Definition of tetrarch in English:

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tetrarch

Pronunciation: /ˈtɛtrɑːk/

noun

1(In the Roman Empire) the governor of one of four divisions of a country or province.
Example sentences
  • Claudius made him tetrarch of the provinces of Philippi and Lysanias, with the title of king.
  • Herod Antipas, son of Herod the Great, was tetrarch of Galilee and Peraea.
  • The same harshness of representation is seen in the portraits of the tetrarchs, along with a stronger emphasis on abstraction as uniformity reinforced the solidarity of the empire.
1.1Each of four joint rulers.
Example sentences
  • Recognizing the emperor's vulnerability, he also chose to divide authority among four rulers, known as the tetrarchs.
  • The sameness of the portraits underlines the tetrarchs' equality, while their embrace stresses unanimity and solidarity.
  • The provinces were grouped into larger administrative units called a diocese, ruled by a governor general who answered to a praetorian prefect, who in turn answered to one of the tetrarchs.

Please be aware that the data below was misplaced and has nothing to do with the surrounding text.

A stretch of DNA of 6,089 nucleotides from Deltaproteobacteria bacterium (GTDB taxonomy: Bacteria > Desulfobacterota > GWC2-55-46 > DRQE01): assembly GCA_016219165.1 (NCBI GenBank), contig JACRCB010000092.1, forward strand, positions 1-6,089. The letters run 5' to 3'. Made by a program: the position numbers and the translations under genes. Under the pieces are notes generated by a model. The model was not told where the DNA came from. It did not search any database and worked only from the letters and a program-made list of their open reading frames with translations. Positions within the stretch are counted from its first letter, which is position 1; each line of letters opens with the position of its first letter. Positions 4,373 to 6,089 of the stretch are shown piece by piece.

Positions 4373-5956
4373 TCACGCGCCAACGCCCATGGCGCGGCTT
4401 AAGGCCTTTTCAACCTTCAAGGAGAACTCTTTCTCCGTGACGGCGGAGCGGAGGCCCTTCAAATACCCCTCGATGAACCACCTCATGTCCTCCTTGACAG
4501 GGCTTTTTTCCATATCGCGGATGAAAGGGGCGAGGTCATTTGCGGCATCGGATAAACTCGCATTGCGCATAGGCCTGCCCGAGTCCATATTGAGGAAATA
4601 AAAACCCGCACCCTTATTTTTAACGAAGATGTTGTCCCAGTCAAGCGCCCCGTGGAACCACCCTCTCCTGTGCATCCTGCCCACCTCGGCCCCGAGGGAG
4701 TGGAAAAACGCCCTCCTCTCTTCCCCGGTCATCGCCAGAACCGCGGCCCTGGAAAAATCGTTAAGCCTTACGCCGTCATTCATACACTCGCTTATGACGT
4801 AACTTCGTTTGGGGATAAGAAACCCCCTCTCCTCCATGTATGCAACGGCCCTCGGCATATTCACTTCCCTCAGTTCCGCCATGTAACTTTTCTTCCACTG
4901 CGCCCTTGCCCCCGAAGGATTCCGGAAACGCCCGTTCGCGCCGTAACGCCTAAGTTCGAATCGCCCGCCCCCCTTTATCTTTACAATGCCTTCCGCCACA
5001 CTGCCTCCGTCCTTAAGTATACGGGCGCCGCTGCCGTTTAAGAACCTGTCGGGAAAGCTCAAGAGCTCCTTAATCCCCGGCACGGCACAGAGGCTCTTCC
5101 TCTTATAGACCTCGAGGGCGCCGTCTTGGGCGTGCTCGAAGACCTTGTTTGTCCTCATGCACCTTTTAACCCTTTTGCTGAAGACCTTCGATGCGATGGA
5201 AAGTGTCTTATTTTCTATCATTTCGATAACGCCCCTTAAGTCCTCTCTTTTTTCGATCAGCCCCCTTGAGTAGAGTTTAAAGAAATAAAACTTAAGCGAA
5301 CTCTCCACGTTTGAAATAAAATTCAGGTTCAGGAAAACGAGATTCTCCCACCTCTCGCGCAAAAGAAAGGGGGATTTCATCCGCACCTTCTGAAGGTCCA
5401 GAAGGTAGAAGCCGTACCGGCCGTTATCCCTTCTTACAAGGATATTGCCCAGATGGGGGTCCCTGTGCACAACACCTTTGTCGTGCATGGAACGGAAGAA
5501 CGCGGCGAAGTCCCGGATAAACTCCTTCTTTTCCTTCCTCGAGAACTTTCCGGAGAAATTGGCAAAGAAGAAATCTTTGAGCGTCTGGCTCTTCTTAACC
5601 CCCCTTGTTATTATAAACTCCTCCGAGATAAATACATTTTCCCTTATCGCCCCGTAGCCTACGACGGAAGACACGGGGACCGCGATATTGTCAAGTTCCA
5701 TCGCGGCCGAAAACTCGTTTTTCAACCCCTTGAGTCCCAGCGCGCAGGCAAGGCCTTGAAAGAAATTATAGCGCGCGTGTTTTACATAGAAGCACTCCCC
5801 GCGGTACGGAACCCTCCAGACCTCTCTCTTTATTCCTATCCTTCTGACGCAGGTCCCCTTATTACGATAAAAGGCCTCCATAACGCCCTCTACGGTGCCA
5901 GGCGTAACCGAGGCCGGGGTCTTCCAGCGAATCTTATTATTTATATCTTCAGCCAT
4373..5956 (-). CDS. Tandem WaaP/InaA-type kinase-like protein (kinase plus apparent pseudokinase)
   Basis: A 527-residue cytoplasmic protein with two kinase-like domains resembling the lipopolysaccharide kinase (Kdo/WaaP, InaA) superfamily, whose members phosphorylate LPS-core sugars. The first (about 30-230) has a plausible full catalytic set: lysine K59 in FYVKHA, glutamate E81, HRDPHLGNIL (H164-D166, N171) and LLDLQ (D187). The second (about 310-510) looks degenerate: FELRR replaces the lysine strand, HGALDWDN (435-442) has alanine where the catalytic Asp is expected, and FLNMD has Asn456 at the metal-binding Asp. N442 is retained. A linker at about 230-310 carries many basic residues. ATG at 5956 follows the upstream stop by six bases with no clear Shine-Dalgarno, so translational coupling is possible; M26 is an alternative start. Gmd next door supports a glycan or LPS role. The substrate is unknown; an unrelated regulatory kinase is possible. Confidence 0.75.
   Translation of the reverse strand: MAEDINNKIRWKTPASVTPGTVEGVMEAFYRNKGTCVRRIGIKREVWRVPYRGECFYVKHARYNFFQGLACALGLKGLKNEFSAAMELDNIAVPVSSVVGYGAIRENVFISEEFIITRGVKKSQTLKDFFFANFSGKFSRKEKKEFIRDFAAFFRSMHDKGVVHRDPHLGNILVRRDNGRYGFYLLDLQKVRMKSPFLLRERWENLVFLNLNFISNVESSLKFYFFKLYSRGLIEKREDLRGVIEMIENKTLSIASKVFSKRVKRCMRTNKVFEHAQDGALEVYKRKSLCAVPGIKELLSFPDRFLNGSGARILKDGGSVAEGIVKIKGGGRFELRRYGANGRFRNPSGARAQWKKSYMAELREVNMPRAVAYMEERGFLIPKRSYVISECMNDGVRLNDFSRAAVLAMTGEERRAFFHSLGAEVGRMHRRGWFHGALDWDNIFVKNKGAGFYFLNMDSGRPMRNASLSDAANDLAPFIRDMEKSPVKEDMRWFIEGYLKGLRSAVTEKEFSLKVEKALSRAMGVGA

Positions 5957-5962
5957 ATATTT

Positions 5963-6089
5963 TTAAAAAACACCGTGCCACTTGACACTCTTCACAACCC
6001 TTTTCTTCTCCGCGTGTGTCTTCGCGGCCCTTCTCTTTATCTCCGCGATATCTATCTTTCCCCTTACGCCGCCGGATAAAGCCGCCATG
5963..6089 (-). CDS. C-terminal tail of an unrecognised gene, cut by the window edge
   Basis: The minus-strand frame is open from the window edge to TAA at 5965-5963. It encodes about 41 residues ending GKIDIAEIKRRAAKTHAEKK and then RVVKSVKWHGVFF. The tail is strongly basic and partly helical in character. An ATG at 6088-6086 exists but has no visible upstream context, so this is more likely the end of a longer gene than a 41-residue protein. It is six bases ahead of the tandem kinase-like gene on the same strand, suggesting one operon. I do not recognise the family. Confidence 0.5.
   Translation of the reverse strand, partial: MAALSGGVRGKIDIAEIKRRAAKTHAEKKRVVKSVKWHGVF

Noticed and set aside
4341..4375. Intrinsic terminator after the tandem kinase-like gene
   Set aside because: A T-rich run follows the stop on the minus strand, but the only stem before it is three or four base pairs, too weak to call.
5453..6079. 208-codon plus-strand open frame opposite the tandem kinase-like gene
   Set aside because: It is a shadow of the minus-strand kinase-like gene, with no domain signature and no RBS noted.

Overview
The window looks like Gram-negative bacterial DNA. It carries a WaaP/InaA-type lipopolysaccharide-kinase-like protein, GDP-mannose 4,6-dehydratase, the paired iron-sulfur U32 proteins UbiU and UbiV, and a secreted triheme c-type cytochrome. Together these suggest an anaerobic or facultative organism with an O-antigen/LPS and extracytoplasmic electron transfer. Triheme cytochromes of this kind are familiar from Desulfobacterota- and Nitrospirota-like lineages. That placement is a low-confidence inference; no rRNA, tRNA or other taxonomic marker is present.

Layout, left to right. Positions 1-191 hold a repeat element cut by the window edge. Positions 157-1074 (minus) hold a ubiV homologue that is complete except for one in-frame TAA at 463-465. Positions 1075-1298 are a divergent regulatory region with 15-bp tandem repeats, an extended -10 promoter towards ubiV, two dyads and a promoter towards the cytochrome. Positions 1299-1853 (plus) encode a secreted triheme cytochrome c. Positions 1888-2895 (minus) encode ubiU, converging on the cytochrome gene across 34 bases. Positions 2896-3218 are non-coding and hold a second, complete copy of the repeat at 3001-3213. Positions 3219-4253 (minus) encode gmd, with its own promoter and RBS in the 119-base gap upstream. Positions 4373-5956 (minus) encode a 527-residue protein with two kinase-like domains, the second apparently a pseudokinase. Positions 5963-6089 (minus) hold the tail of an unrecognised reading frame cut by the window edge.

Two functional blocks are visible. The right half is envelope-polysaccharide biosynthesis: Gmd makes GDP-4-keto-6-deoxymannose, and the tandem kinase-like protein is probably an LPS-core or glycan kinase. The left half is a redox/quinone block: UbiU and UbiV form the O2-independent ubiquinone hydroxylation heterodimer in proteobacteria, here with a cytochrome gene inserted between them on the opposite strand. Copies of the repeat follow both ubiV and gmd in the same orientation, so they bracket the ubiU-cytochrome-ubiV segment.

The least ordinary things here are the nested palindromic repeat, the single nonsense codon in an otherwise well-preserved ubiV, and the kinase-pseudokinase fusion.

1.2 archaic A subordinate ruler.
Example sentences
  • McKinsey also thinks it is wrong for Matthew to call Herod a ‘King ‘rather than a tetrarch.’

Derivatives

tetrarchy

Pronunciation: /ˈtɛtrɑːki/
noun (plural tetrarchies)
Example sentences
  • He instituted a tetrarchy in which two senior emperors ruled as Augusti, supported by two junior emperors, or caesarae, who were next in line to rule, at which time a new caesar would be appointed.
  • The emperor exiled Antipas and awarded his tetrarchy to Agrippa.
  • Four of Herod's sons ruled the kingdom divided into four tetrarchies, so the rulers were called tetrarchs, not kings.

tetrarchate

Pronunciation: /-keɪt/
noun

tetrarchical

Pronunciation: /-ˈtrɑːkɪk(ə)l/
adjective

Origin

Old English, from late Latin tetrarcha, from Latin tetrarches, from Greek tetrarkhēs, from tetra- 'four' + arkhein 'to rule'.

Words that rhyme with tetrarch

Petrarch

For editors and proofreaders

Line breaks: tet|rarch

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